Here is the formal living room (as viewed from the dining room looking toward the front door.) My favorite thing about it currently is the plant in the corner. That thing is BIG and green and makes me happy.
Here is what the neighbors did with the same space (as viewed from the loft at the top of the stairs.) I like that they also have a plant. Plants are good. And I like that the only thing they have done to the windows are some discreet white blinds. The space seems bigger and brighter. I also like the area rug but I would probably want a slightly more dramatic punch of color, maybe some coral colored pillows or something. (Ever since we got back from Hawaii I have been very drawn to tropical things but you have to be careful because it can be a little disorienting to walk out of the desert and into someone's tropical themed living room. So, like, no silk Birds of Paradise or oversized fish etchings.)
Below is the family room (or den or whatever) as seen from the breakfast nook. I don't understand the solid navy curtains and there is a sad lack of the color green, don't you think? A large chunk of orange wood houses the TV. I would be okay if that is not really a built in and they took it with them. I love the fireplace though and that we will be able to fit our big sectional couch in here.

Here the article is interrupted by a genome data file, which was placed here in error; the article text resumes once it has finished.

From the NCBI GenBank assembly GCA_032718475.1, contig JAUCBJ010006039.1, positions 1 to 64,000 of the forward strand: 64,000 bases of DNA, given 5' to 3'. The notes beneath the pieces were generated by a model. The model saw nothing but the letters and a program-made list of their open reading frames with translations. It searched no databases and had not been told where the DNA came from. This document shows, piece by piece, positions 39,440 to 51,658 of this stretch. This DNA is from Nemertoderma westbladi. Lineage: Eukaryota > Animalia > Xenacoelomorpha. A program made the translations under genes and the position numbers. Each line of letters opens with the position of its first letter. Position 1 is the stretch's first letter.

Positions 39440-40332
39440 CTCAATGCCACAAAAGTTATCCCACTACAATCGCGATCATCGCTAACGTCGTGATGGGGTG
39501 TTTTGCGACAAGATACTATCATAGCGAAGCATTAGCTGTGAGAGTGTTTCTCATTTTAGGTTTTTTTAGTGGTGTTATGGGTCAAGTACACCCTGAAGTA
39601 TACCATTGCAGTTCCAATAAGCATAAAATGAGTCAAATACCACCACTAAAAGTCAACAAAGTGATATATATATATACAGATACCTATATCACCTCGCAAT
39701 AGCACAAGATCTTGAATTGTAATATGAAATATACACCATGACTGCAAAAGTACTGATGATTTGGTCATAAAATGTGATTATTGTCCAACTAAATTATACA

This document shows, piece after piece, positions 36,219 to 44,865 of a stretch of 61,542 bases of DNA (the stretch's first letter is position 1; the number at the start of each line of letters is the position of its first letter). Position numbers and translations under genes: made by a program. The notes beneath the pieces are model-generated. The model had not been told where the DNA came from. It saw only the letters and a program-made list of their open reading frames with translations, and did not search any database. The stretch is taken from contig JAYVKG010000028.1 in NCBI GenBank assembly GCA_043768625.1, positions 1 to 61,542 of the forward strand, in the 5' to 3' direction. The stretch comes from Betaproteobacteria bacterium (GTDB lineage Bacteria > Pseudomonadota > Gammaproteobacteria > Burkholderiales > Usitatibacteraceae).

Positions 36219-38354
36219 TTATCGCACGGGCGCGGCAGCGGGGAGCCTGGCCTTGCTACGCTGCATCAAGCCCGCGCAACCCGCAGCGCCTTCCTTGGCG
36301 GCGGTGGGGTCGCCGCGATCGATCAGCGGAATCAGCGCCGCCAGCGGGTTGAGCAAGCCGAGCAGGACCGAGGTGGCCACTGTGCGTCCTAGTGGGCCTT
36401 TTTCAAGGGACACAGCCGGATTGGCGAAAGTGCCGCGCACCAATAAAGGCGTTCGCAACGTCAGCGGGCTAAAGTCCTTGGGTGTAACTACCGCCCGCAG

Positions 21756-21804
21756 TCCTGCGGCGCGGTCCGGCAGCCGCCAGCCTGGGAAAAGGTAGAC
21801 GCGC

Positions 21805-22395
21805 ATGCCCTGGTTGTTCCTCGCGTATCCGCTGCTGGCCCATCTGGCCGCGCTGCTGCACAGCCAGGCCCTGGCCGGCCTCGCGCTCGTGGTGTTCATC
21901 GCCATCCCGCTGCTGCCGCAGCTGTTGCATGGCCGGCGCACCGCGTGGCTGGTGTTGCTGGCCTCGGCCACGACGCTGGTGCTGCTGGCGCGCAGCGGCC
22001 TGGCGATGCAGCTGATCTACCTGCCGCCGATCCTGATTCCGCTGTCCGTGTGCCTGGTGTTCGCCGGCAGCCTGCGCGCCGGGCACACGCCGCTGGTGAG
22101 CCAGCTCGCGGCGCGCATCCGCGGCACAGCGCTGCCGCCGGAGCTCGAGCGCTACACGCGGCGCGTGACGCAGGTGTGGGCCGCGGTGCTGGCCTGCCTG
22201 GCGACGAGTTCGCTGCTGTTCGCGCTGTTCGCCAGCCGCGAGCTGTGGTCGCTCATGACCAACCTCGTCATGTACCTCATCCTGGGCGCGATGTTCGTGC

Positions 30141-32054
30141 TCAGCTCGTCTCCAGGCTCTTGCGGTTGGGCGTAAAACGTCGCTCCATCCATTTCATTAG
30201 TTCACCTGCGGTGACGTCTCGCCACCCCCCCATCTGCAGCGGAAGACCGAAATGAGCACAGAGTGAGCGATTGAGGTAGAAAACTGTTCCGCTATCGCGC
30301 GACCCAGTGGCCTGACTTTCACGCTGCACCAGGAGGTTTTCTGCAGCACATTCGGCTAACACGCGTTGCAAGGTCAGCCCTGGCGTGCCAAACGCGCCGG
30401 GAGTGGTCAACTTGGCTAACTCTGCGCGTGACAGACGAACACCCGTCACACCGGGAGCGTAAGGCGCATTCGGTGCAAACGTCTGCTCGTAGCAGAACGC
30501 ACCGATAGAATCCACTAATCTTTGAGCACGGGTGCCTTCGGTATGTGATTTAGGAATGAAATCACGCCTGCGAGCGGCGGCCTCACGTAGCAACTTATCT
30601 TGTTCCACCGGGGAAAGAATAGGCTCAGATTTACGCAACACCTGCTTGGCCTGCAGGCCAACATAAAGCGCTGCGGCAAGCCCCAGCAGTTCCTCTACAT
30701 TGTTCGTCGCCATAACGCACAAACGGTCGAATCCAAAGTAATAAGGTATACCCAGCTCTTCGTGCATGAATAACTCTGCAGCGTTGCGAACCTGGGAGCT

Here is what the neighbors did. An updated ceiling fan, more blinds (I would love plantation shutters but I have a child to feed) and a nice area rug. I also doubt they have an orange entertainment center lurking left of view. Nice, but I would prefer a little more Hawaii.
Anyway, that was a pleasant way to waste a few minutes. Keeping my fingers crossed!
On Saturday we met with our agent to kick off the house hunt and on Friday morning we put in our first offer. It was a bit whirl-wind but when inventory is low here and you find the right house you don't say, hey, let's see if it is still around in a week or two. By Friday night the sellers had agreed but it is a short sale so now the bank needs to okay it too. That is usually the big if in short sales. Luckily, this one had a bank approved short sale price set just about two weeks ago and that is exactly what we offered so they should say yes.